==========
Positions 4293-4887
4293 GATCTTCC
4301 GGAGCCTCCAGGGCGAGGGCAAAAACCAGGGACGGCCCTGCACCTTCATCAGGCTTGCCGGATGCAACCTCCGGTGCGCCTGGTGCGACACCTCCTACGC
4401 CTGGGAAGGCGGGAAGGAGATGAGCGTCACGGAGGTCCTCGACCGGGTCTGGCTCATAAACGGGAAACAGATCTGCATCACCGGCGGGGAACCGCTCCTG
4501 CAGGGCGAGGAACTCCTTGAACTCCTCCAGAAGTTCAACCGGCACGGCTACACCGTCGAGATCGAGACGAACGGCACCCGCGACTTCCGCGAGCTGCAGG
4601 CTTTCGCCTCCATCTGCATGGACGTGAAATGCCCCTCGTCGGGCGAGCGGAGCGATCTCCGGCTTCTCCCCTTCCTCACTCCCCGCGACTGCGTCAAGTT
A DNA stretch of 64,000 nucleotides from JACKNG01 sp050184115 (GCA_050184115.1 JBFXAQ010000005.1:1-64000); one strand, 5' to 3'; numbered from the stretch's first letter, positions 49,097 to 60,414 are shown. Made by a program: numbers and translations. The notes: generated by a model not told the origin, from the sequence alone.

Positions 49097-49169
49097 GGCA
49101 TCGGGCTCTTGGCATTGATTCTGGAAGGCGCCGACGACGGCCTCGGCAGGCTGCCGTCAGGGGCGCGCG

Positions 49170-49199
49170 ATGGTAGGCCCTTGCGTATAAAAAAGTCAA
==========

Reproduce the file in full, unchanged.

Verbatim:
Positions 4293-4887
4293 GATCTTCC
4301 GGAGCCTCCAGGGCGAGGGCAAAAACCAGGGACGGCCCTGCACCTTCATCAGGCTTGCCGGATGCAACCTCCGGTGCGCCTGGTGCGACACCTCCTACGC
4401 CTGGGAAGGCGGGAAGGAGATGAGCGTCACGGAGGTCCTCGACCGGGTCTGGCTCATAAACGGGAAACAGATCTGCATCACCGGCGGGGAACCGCTCCTG
4501 CAGGGCGAGGAACTCCTTGAACTCCTCCAGAAGTTCAACCGGCACGGCTACACCGTCGAGATCGAGACGAACGGCACCCGCGACTTCCGCGAGCTGCAGG
4601 CTTTCGCCTCCATCTGCATGGACGTGAAATGCCCCTCGTCGGGCGAGCGGAGCGATCTCCGGCTTCTCCCCTTCCTCACTCCCCGCGACTGCGTCAAGTT
A DNA stretch of 64,000 nucleotides from JACKNG01 sp050184115 (GCA_050184115.1 JBFXAQ010000005.1:1-64000); one strand, 5' to 3'; numbered from the stretch's first letter, positions 49,097 to 60,414 are shown. Made by a program: numbers and translations. The notes: generated by a model not told the origin, from the sequence alone.

Positions 49097-49169
49097 GGCA
49101 TCGGGCTCTTGGCATTGATTCTGGAAGGCGCCGACGACGGCCTCGGCAGGCTGCCGTCAGGGGCGCGCG

Positions 49170-49199
49170 ATGGTAGGCCCTTGCGTATAAAAAAGTCAA